Iterating through a BehaviorSource's Tasks

gumboots

New member
Hi again!

Another attempt to do something BD wasn't really designed to do...

I have broken my rather large Behavior Tree into separate ExternalBehaviors. This is great for modularity! However it is difficult to track SharedVariables, particularly when a new one is added. That is, ensuring all nested Behavior Trees have the correct SharedVariables declared to eventually be passed down to a tree that uses it. Can you think of anyway to easily manage this? Going through all of my trees in order manually would be far too time consuming, and wouldn't solve adding new variables later.

I had the idea of traversing the tasks of a Tree to check for any variables that should be mapped, but I couldn't seem to iterate the tasks. There'd also be the issue of actually making sure these values were assigned correctly etc.

Any ideas are greatly appreciated!
 
Last edited:

Justin

Administrator
Staff member
You could start at the root note of the behavior tree with:

BehaviorSource.RootTask

And then traverse down through all of the children if the task is of type ParentTask. You can use the Children property to access the child. From here you can detect if the task is of a certain type (such as a reference task) and then start iterating through the external tree. This should allow you to track the shared variables.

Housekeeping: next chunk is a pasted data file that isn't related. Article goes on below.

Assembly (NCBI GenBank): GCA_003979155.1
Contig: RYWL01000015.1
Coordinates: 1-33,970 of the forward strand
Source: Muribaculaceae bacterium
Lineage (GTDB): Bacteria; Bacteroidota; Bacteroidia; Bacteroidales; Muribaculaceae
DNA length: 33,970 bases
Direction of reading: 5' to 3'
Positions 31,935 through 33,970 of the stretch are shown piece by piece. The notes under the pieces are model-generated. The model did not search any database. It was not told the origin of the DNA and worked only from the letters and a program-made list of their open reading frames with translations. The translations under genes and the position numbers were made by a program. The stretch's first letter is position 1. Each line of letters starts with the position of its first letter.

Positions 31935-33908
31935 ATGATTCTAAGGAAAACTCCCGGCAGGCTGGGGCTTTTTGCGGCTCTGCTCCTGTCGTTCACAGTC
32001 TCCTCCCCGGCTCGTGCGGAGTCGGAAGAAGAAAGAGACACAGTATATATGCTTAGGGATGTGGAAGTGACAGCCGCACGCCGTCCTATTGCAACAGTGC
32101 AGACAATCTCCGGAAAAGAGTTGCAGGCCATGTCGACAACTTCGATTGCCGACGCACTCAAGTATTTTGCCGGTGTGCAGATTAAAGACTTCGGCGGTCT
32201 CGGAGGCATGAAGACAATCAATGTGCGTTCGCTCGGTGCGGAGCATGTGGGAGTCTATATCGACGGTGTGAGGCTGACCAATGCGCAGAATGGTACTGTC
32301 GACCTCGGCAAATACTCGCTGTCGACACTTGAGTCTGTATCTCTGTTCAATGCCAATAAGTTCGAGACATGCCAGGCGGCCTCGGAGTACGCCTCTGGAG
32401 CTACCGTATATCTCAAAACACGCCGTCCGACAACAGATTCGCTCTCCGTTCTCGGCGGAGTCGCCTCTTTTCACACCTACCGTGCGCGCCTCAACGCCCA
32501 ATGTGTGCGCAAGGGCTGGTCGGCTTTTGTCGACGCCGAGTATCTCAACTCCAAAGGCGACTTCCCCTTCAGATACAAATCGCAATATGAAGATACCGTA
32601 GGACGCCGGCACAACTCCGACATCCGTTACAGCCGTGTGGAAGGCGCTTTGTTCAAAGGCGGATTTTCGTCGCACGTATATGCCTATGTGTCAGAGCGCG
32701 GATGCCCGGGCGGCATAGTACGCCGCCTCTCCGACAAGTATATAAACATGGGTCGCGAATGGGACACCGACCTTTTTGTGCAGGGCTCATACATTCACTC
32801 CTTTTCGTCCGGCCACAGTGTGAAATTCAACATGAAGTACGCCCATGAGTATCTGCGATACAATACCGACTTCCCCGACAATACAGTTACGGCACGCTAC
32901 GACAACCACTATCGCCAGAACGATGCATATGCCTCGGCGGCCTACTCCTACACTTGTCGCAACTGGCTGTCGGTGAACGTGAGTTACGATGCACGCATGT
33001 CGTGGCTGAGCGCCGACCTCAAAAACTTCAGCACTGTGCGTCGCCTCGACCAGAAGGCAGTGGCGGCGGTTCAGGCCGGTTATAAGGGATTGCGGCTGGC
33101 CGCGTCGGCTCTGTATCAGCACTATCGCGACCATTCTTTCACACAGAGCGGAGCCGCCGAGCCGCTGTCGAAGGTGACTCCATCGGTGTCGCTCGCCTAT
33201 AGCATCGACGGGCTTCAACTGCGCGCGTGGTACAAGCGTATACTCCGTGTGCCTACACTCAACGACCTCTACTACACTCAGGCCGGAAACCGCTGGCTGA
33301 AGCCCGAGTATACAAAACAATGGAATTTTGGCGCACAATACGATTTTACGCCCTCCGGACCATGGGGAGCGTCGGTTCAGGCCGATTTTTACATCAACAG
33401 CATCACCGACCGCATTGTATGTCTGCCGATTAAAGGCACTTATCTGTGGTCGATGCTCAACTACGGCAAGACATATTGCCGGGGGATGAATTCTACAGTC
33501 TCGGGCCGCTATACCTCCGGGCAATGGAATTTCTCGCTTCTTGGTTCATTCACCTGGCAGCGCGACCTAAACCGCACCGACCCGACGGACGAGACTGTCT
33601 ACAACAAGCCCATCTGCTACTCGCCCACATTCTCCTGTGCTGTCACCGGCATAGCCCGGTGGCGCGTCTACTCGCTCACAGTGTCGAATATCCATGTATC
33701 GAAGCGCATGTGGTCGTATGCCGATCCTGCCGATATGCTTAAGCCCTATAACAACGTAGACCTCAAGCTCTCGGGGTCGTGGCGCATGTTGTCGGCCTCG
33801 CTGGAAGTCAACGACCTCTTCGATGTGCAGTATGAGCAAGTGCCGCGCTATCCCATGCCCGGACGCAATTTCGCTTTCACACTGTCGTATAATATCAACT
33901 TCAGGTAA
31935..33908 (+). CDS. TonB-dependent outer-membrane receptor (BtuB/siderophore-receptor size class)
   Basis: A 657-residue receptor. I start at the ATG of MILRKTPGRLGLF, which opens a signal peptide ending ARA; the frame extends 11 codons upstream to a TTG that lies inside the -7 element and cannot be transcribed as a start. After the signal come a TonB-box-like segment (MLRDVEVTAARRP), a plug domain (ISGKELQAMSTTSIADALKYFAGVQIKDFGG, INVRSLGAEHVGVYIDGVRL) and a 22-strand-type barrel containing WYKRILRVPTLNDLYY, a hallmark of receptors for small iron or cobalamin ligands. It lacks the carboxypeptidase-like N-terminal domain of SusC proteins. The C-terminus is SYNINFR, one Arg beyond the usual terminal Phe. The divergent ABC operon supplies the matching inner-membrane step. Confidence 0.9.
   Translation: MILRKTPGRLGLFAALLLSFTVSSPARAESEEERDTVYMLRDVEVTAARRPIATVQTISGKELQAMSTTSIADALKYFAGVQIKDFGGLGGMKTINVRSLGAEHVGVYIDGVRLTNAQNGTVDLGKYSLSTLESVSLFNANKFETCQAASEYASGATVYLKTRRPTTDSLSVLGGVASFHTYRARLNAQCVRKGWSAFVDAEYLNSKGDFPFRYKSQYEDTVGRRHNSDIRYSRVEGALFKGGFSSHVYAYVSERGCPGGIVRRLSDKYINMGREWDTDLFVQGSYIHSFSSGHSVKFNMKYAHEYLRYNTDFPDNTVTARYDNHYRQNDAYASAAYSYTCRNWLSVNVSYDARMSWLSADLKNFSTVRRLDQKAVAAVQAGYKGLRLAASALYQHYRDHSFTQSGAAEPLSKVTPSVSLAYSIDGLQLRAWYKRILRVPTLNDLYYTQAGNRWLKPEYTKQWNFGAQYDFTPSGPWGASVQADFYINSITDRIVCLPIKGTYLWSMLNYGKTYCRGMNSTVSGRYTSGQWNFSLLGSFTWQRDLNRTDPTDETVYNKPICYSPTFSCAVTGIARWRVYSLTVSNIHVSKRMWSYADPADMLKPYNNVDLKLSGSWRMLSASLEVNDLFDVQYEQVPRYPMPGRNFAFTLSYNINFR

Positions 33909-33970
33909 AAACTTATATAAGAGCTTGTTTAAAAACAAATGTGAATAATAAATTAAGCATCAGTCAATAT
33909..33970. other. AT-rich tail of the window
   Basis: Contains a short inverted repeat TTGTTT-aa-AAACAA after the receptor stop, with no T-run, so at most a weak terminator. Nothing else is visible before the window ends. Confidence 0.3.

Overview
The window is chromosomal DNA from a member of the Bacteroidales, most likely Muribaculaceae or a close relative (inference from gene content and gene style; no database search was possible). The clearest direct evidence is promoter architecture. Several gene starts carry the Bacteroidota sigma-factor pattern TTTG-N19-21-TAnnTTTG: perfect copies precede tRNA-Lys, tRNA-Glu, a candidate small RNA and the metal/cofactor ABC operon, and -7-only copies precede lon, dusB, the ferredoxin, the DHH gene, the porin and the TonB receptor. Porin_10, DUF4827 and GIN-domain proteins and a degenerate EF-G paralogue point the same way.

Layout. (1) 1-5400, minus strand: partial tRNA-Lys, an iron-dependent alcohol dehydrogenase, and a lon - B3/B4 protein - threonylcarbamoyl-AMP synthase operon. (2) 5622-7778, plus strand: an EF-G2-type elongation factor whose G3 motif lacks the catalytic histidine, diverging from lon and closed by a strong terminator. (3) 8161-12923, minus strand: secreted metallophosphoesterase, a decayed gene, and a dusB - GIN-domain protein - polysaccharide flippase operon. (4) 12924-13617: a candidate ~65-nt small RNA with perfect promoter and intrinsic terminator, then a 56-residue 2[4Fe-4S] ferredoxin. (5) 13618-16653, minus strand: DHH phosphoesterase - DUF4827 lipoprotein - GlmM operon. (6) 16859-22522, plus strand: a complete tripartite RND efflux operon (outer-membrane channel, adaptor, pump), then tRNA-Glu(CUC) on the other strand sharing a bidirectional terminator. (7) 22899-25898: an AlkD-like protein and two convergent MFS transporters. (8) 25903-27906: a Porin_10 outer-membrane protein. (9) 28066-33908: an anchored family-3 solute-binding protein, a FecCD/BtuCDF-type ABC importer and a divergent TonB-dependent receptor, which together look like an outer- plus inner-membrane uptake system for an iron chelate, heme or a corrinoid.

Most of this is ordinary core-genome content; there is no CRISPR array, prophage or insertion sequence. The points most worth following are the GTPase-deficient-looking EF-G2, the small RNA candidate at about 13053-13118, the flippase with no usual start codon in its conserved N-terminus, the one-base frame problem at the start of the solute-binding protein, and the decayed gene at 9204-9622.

On a side note I am just starting to think about Behavior Designer 2 and am starting from a fresh project so I'm not restricted by any of the current designs. If you have any suggestions to make this process easier I'd love to hear it!
 

gumboots

New member
It obviously depends on your target market, but wherever I can, I prefer to drive with code. (I understand the need for a UI for the trees themselves, of course.) While it's bending Behavior Designer a bit, my [MappedProperty] attribute works quite well! I create all the properties I need almost entirely via code, and am notified of properties in the Behavior Tree that aren't a part of my class. Even the sleekest UIs built in Unity are cumbersome when you're used to your own code, so being able to manage my properties this way is excellent. In my dream world, everything would be mapped to a class' properties by default, and you would create temporary variables in some other way. The issue I have above is an interesting one to try and solve.

This is only some very quick thinking, but what if you exclusively used External Behaviors in the new Behavior Designer. You would still put a Behavior Tree on a GameObject, but they always use External Behaviors. External Behaviors could be Scriptable Objects created from a class that inherits from your base class (e.g. "Behavior"). So, to create a new External Behavior: I first create my class, (inheriting from the abstract "Behavior"). Then create a new ScriptableObject using that class. In it, I mark each property I want published in the tree with [Property]. And voila, deleting and adding properties is code driven!

Then, for the actual problem of this thread, maybe child-trees (which as per above are also their own classes) always traverse up the hierarchy to find the first parent tree with the defined property? So if there's any amount of trees between a parent that has the property MyProperty, and the child class that has it, the child will skip all of the trees without that property? Issues arise when you have two classes with two properties that are distinctly different but named the same of course. Maybe you need to mark the child-tree properties explictly one way or the other: e.g. [Property(IsInherited = false)].

I now realise I've just blabbered on about a bunch of core structure ideas, which I'm not sure you were asking for! Haha.
 
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